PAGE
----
When I first met Susan I could tell she was feeling pretty despondent. She was at stage II or early stage III lymphedema. Parts of her arm had thick, doughy feeling consistent with fibrosis. That was the first symptom I knew the LymphaTouch could help with.

Kathy McGinty

The specialist observant meant that protein-heavy lymph fluid had gathered around Susan’s arm, and started to turn her tissues fibrotic. But when Susan first clapped eyes to the LymphaTouch, she had skeptical reaction. ” I didn’t want to try it at first”, Susan said. ” I had tried other therapies and nothing was working. I didn’t thik this new machine could help.” Kathy has noticed this reaction from most of patients who come to see her.

Manual massage can be therapeutic, and they’re gentle, so patients can get attached to how they feel. But the LymphaTouch does work things that hands just cant. I coaxed Susan into giving it a try.

Kathy McGinty

During that first session, Kathy used the LymphaTouch’s negative pressure to lift the fibrotic tissue of Susan’s skin. This expanded the space for blocked-up lymph to circulate. Then, a gentle mechanical vibration shook the fibrotic tissue, softening it almost immediately.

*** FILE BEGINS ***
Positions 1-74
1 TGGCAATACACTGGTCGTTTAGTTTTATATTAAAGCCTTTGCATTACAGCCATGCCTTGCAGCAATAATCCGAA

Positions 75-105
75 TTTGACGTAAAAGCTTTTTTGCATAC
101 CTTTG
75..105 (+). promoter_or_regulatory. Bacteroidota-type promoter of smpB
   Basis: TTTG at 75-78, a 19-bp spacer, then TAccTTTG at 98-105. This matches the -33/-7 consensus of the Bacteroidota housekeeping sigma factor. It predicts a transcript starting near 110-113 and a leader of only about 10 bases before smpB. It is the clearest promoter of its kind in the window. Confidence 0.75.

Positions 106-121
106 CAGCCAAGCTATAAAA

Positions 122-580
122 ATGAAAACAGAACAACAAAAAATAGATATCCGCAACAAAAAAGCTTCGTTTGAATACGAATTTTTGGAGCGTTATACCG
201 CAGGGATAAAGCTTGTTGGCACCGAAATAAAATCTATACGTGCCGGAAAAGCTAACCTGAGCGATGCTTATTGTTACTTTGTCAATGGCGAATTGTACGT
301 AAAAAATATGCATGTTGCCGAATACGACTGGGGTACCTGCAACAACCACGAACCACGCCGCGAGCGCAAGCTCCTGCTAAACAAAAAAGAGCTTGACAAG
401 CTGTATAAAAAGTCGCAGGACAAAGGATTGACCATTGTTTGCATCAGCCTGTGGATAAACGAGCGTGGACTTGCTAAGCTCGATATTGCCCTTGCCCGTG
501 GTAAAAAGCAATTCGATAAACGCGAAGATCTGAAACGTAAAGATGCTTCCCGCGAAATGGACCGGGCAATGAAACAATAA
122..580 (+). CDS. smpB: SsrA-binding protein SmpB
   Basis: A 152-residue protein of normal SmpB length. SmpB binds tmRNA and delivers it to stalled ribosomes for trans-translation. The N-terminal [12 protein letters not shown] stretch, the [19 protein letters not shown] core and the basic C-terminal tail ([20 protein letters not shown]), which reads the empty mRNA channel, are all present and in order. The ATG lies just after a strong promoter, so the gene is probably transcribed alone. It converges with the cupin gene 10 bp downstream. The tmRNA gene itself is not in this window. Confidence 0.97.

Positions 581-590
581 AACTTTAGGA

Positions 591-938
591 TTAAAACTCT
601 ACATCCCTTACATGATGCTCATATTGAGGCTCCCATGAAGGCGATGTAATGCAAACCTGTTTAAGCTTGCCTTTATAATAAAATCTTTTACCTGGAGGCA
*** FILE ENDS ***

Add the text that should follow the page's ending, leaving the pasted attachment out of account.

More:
I noticed a change in how my arm felt right away. Honestly I was shocked.


The LymphaTouch started to give Susan’s arm tissue some pliability and suppleness. LymphaTouch was doing its job in the first session. With continued session, Susan started to see other important improvements. Her arm lost its discolouring and it regaineed mobility and function. Before long, Kahty observed an even bigger change, Susan was getting happier every time she came in and her emotional strength was coming back. Susan also felt that the first sessions had a big impact on her mood and she started to feel hopeful and safe again.

More therapeutic possibilities

Kathy reports that Susan’s results are typical for her patients. For Lymphaedema patients, it used to take five or six weeks to get them ready for discharge. But with the LymphaTouch that time’s down to three weeks.

She’s also been continually delighted at the range of applications for the device. Device has helped her patients for example

  • to get off feeding tubes after treating myofascial restrictions of fascial muscles
  • taking off Foley catheters after treating lymphedema of the genitals
  • irradiated tissue after cancer treatment
  • restore proprioception with peripheral neuropahthy
  • treating Lyme disease.

Also device has helped Kathy to feel her hands much better end of the day, because the reduction of manual massage. She couldn’t imagine working without LymphaTouch.

A new life after treatment

But for Susan, The LymphaTouch’s most important effect wouldn’t become obvious for a while. It’s been almost a year and half since those first sessions. In that time, Susan’s arm only went through one mild boult of cellulitis. That’s enormous improvement from three or four serious infections every year.

I’m not that sickly person anymore. I’m at this new plateau of health. And it take work to maintain it. But the LymphaTouch is what brought me here, and it’s what’s keeping me here.